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Starry Night Goby

  • Fishes

Introduction: The Starry Night Goby

The Starry Night Goby, also known as the Periophthalmus stellatus, is a highly unique fish species native to the Eastern Indian Ocean, from the coast of Western Australia to the Andaman Sea. It is a small goby, measuring up to 4 centimeters, with a bluish-green body featuring small pink and white star-shaped spots. The Starry Night Goby has a particularly notable behavior, as it prefers to live in shallow coastal zones in groups.

Habitat and Distribution

The Starry Night Goby prefers to inhabit the shallow coastal waters of the Eastern Indian Ocean and the surrounding seas, and is usually found in estuarine environments of up to 10 meters in depth. During the day, these fish are known to hide in places such as steel pipe and shipwreck crevices, and also in shallow sand and mud bottoms. At night, they appear near the mangroves. Its range extends from Western Australia to the Andaman Sea, which includes the likes of Indonesia, the Philippines, and Australia.

Description and Behavior

The Starry Night Goby has a slightly compressed body and pointed head. Its tail is forked and forms a V shape when opened. Its back is dark and its sides are lighter. The fish is covered from head to tail with small spots that are pink and white in color and shaped like stars, hence the species’ other common name of “Starry Night Goby.”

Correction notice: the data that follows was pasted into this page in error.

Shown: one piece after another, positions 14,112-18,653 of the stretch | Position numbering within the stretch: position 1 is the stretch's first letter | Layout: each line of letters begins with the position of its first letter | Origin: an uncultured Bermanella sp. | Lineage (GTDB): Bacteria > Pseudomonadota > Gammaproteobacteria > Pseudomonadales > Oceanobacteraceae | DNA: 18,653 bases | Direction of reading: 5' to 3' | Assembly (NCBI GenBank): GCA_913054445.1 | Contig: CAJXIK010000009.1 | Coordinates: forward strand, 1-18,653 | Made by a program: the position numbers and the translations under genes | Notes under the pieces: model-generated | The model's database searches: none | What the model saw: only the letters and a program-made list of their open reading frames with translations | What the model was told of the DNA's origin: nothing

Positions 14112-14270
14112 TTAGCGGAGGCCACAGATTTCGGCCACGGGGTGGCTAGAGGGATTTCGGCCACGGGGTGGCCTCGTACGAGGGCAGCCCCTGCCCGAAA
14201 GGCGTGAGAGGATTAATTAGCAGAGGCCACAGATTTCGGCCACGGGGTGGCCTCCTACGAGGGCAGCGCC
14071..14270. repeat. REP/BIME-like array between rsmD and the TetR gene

The Starry Night Goby is a social species, living and traveling in shoals of up to 20 individuals. They are also typical gobies, meaning they have a very active lifestyle and usually pursue a wide variety of food sources. They feed during the night and rest during the day.

Diet and Feeding Habits

The Starry Night Goby is a carnivore that mostly feeds on small benthic crustaceans and mollusks. Its diet may also include worms, algae, and plankton. In captivity, they can also consume frozen foods, pellets, and other processed foods.

Starry Night Goby two

Reproduction and Life Cycle

When it comes to spawning, the Starry Night Goby is unique in that it is an internal or nonsynchronous spawner. This means that its eggs will hatch over a period of time rather than all at once. Its breeding season is triggered by the monsoon season, making them congenial in the summer months. During this period, a single female can lay up to 2,000 eggs, which are then externally fertilized by the male. Those eggs will take anywhere from 10 to 14 days to hatch, and the young gobies will take another 4 to 8 weeks to mature.

Importance to Humans

The Starry Night Goby is a fascinating species and is often kept in aquariums. It is a hardy breed that is relatively easy to breed in captivity, making them an ideal choice for home aquariums. In some areas, these fish are also commercially important to local fisheries.


The Starry Night Goby is an adorable fish species native to the Eastern Indian Ocean. It is quite popular in the aquarium hobby due to its attractive star-shaped spots, active lifestyle, and hardiness. In some areas, it can also be of great commercial importance, but most importantly, it plays a vital role in the delicate underwater ecosystem.

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